Will this new campus turn New York into the new Silicon Valley?
Cornell Tech is combining research, business and sustainability to usher in a new era.
When I first heard about a new campus on Roosevelt Island in New York, I was intrigued. The city's tiny islands always struck me as mysterious, probably thanks to a "Broad City" episode where a character has to travel to another nearby island and finds herself in a horror-movie style adventure.
Not that Cornell Tech is particularly scary. It began in 2011, when Cornell University in New York and the Technion-Israel Institute of Technology in Israel, two research powerhouses, joined forces and won a contest to establish a new applied sciences graduate school in New York City.
At first, the college's students and professors worked in Google's New York office. But now, the roughly 30 faculty members and 300 graduate students are getting a real campus, on a tiny island between Manhattan and Queens. The campus will continue to grow, eventually serving thousands of students.
Once I arrived on campus for Cornell Tech's dedication ceremony, I saw the design logic behind the campus's location. Roosevelt Island is a bit more toned-down than buzzing Manhattan. The campus, which consists of futuristic-looking, airy buildings, is literally and figuratively removed from the city, making it a tranquil oasis with a spectacular view of both Manhattan and Queens. Being there felt a little like sitting on a mountaintop, peacefully separate from but intricately tied to the busy world beyond.
Such a view illustrates the school's mission: to combine academics and business, carrying research and creative ideas to entrepreneurs. The school's founders are hoping that Cornell Tech will bring to New York what institutions like the University of California at Berkeley and Stanford University have brought to Silicon Valley: the brains to start a tech revolution. And of course some of the innovative energy from the Technion's base in Israel, a country dubbed "the startup nation." It's for good reason: In fact, Tel Aviv has more startups per capita than anywhere else in the world.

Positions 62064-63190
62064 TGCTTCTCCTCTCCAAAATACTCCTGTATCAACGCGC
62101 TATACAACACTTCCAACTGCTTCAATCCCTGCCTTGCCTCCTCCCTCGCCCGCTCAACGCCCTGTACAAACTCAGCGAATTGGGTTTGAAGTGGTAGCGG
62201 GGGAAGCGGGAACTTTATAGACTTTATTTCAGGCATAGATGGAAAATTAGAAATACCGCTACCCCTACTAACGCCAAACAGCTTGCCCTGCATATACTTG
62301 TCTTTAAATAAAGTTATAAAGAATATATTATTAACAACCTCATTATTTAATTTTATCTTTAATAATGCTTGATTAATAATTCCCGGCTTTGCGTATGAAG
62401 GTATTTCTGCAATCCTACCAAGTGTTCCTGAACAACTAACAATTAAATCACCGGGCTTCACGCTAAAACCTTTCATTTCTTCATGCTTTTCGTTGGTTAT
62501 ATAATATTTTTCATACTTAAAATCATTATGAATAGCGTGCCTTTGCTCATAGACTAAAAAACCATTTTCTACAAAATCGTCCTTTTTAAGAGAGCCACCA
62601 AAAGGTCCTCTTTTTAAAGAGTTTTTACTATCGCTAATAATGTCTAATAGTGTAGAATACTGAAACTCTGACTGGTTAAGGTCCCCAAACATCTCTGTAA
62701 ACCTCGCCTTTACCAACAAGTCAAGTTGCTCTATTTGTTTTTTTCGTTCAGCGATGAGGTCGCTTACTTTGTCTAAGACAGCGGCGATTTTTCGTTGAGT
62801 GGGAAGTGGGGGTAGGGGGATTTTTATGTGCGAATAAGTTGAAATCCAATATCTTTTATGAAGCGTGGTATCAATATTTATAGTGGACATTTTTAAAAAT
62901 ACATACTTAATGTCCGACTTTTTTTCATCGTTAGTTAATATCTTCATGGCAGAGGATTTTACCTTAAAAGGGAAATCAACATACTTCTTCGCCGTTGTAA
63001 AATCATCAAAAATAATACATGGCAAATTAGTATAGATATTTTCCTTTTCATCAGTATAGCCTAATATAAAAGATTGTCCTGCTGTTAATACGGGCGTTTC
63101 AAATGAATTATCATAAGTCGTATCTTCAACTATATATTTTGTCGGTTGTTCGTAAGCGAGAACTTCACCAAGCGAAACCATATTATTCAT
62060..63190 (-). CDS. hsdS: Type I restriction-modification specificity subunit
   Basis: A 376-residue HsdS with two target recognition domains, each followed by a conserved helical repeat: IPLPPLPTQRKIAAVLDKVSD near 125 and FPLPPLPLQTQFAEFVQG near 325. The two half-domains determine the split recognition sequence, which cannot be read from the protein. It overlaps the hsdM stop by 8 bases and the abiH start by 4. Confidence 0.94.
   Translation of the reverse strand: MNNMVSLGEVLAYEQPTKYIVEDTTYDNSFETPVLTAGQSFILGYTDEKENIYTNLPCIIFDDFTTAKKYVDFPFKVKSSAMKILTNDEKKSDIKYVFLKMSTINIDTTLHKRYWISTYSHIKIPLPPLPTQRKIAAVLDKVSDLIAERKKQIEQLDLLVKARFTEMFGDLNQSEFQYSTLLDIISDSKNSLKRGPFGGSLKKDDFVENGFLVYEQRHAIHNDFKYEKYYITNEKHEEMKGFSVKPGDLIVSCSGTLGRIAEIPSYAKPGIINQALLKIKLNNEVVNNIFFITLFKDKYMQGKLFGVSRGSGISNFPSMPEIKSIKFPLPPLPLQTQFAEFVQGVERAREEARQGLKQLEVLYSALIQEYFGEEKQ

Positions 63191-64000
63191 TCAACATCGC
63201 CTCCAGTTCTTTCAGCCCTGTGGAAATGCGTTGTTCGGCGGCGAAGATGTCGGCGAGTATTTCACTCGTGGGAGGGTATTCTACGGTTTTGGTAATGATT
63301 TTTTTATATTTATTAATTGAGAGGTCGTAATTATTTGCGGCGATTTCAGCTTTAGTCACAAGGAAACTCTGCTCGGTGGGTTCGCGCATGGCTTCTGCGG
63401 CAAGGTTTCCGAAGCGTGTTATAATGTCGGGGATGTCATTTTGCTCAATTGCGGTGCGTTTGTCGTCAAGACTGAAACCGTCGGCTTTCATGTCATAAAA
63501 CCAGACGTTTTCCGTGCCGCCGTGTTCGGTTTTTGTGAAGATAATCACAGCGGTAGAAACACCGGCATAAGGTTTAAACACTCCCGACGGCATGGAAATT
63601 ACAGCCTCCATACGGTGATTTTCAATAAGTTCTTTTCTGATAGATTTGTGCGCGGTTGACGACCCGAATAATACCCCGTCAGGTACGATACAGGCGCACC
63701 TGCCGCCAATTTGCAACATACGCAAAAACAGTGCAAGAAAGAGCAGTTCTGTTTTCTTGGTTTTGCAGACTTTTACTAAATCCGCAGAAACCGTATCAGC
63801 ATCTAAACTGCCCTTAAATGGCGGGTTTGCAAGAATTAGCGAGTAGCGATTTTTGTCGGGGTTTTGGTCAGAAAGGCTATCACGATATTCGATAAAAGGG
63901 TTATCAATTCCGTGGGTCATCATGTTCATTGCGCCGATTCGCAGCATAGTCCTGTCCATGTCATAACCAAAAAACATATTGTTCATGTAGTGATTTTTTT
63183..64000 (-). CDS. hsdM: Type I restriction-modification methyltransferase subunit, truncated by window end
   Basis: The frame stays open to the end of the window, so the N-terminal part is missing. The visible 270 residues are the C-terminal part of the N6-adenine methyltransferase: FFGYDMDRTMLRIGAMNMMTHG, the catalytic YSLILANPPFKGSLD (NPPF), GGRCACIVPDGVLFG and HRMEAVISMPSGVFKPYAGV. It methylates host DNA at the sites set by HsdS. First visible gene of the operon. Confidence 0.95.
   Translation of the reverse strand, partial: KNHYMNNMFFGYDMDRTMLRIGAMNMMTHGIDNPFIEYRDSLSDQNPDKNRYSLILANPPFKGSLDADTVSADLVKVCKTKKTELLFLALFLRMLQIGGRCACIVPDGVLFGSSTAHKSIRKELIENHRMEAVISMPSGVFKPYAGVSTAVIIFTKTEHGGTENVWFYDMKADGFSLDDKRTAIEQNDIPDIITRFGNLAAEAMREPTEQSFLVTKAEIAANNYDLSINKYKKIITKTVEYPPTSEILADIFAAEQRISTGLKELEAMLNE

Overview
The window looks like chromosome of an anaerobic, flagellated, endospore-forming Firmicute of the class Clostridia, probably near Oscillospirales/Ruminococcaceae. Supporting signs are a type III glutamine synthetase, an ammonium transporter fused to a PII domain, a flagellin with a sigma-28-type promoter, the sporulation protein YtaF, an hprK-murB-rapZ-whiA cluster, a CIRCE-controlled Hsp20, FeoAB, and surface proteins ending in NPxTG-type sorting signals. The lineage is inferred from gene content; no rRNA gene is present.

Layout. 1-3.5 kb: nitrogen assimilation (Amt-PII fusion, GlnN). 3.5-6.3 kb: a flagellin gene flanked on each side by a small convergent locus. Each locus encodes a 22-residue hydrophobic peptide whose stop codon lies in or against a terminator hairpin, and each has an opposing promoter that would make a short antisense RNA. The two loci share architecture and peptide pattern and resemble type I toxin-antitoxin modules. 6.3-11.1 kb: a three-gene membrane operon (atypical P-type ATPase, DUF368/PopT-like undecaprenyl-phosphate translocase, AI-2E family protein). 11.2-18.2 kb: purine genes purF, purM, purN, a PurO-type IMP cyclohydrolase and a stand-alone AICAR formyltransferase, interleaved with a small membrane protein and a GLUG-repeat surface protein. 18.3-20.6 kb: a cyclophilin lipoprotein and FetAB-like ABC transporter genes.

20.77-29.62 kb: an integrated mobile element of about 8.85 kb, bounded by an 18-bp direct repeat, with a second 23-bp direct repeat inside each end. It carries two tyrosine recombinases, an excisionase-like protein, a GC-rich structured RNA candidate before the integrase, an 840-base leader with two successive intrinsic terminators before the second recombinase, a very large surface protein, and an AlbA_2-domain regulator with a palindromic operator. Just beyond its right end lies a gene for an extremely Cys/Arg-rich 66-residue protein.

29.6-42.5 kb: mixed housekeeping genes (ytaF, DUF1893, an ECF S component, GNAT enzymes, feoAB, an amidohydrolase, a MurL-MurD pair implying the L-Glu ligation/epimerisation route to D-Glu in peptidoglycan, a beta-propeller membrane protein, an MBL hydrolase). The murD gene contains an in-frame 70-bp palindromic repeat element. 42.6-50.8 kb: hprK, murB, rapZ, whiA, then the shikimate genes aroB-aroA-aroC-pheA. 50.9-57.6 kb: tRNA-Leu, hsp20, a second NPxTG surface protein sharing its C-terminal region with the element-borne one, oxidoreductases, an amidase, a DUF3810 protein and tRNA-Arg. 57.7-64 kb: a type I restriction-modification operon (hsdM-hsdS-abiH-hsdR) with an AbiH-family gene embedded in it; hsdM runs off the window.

"Technological innovation played a central role in New York City becoming a global economic capital – and it must continue to play a central role for New York to remain a global economic capital," said Mike Bloomberg, New York's former mayor. "The companies and innovations spawned by Cornell Tech graduates will generate jobs for people across the economic spectrum and help our city compete with tech centers around the world, from Silicon Valley to Seoul."
You might think this goal would lead to some sort of metallic campus that looked like it was built by computers. But Cornell Tech is full of rolling lawns and sunlight-filled buildings. That's particularly eye-catching because it's unusual for a college to have a real campus in New York. Most of the time, city "campuses" consist of individual buildings spread throughout a neighborhood, islands in a sea of shops and apartments. But Cornell Tech looks a lot more like a poster-perfect campus, complete with a small, grassy quad in the center.
"This opportunity could not have come at a better time," said Peretz Lavie, the Technion's president, at the opening ceremony. He explained that the next Industrial Revolution was upon us, and society needed institutions like Cornell Tech to figure out how to adapt to it.
In such a global age, Cornell Tech's reach probably won't be limited to New York. And that gives it extra responsibility. The campus is trying to balance a lot of things: tech wizardry, business acumen, sustainability and an attitude of openness. It knows it's an institution of the future, so it's carefully trying to ensure that the future will be a balanced one, both groundbreaking and compassionate.
MORE FROM THE GRAPEVINE: